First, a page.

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Country Commercial Guide: Japan (Country Commercial Guides)

Country Commercial Guide: Japan (Country Commercial Guides)

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America's bilateral trade and economic relationship with Japan continues to be heavily influenced by the divergent economic performances that have prevailed in the two nations for most of the past decade. In 1999, strong consumption spurred by a robust U.S. economy, combined with a still halting economic recovery in Japan, helped generate a record U.S. trade deficit of $73.4 billion. With U.S. export growth flat in 1999, the increase in the deficit mirrored the $9 billion rise in U.S. imports from Japan in 1999. American imports from Japan in 1999 were a record $131 billion.

As the world’s second largest economy, and the consumer of $57 billion in U.S. exports in 1999, Japan remains a huge market for American goods and services. Significant opportunities continue to emerge for American firms, particularly as Japanese companies seek to become more competitive and begin to look beyond established domestic business relationships to lower cost foreign suppliers. While the difficult work of restructuring necessitated by excessive debt and over-regulation continues, Japan is making progress. With an economy that represents three-quarters of the Asian market, even in a slow or no growth situation, significant business opportunities exist and emerge on an ongoing basis.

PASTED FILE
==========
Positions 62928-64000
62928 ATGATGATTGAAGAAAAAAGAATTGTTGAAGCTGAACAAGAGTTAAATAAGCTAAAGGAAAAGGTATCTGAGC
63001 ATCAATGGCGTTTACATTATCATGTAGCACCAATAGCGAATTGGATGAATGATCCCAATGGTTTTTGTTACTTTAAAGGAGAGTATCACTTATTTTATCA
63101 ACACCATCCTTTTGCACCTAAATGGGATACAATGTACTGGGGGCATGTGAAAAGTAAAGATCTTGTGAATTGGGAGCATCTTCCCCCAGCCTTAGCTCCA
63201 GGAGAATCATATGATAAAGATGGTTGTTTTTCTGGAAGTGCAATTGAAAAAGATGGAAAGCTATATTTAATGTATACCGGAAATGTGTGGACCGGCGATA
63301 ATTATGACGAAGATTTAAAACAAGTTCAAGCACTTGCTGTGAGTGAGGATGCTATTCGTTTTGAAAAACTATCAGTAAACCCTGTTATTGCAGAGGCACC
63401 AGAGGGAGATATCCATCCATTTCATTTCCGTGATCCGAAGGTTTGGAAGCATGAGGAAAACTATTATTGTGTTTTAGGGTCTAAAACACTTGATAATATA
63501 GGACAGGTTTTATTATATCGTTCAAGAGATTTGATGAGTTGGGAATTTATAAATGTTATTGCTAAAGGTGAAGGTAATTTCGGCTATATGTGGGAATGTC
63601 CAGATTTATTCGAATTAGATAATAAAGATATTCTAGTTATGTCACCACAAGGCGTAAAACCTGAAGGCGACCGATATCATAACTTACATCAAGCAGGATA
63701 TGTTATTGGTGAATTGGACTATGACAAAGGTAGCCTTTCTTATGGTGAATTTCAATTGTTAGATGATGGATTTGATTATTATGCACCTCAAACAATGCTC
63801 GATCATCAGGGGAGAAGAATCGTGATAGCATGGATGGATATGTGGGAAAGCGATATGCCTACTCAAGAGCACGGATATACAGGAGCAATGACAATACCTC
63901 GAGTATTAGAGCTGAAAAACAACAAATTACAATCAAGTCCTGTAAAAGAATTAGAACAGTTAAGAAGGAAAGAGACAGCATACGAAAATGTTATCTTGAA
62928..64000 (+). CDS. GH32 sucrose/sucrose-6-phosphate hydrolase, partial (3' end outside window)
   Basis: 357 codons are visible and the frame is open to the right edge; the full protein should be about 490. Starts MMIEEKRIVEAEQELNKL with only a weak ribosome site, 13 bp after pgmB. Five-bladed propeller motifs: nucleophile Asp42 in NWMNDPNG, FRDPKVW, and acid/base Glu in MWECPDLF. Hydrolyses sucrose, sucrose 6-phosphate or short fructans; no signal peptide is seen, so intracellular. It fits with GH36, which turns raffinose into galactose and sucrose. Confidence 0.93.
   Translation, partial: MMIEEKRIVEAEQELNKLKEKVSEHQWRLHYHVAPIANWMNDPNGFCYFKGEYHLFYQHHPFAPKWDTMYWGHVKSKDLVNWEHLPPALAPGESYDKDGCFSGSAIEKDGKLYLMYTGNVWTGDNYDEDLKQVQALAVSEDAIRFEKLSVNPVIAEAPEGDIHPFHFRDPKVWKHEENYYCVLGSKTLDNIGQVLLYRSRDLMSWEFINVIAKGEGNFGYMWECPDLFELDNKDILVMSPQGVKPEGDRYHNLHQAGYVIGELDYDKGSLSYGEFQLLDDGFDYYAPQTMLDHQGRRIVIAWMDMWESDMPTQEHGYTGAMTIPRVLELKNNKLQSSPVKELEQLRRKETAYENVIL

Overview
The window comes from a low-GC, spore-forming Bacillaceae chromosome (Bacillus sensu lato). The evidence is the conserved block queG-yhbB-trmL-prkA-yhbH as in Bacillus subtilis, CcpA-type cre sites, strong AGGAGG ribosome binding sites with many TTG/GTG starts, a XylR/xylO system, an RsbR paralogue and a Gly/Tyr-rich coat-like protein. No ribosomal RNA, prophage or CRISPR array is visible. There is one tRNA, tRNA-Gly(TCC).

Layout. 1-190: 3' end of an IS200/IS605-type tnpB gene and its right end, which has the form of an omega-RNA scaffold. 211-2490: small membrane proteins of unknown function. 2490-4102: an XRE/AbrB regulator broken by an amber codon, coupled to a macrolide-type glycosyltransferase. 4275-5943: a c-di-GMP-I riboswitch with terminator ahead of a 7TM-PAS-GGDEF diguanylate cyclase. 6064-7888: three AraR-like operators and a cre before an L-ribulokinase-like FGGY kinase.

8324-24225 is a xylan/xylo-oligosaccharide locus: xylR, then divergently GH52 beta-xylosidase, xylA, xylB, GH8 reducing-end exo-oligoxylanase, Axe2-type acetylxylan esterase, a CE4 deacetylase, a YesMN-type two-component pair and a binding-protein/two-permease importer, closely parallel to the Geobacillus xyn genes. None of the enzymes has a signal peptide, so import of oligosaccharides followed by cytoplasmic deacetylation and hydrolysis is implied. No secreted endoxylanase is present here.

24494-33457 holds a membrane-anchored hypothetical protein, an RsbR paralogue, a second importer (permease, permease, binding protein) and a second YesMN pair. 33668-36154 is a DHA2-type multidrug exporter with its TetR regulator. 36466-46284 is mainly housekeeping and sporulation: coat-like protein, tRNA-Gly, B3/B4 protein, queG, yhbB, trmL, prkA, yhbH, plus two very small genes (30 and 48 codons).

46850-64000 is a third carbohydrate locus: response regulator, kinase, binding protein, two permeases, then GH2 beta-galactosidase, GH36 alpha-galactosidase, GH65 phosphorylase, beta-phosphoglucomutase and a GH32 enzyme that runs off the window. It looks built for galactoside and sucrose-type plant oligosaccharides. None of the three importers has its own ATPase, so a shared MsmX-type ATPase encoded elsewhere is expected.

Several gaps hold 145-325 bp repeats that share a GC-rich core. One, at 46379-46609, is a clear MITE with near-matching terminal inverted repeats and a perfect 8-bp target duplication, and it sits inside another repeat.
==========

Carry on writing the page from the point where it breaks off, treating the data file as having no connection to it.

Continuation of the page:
The most competitive sectors for American companies remain in the high technology and service industries. The computer, software, semiconductor, pollution control and medical device sectors continue to generate enormous business opportunities for U.S. firms. On the telecommunications front, expanded Internet use and a proliferation of "dot-com" start-ups have created a dynamic business environment in a sector critical to Japan’s economic recovery.

A number of services industries also represent bright prospects for American firms. In addition to travel and tourism, architecture, construction and engineering services, which have traditionally been a strength of U.S. firms in Japan, new service opportunities are emerging. Financial and healthcare services are two areas where future business prospects for U.S. companies appear particularly promising.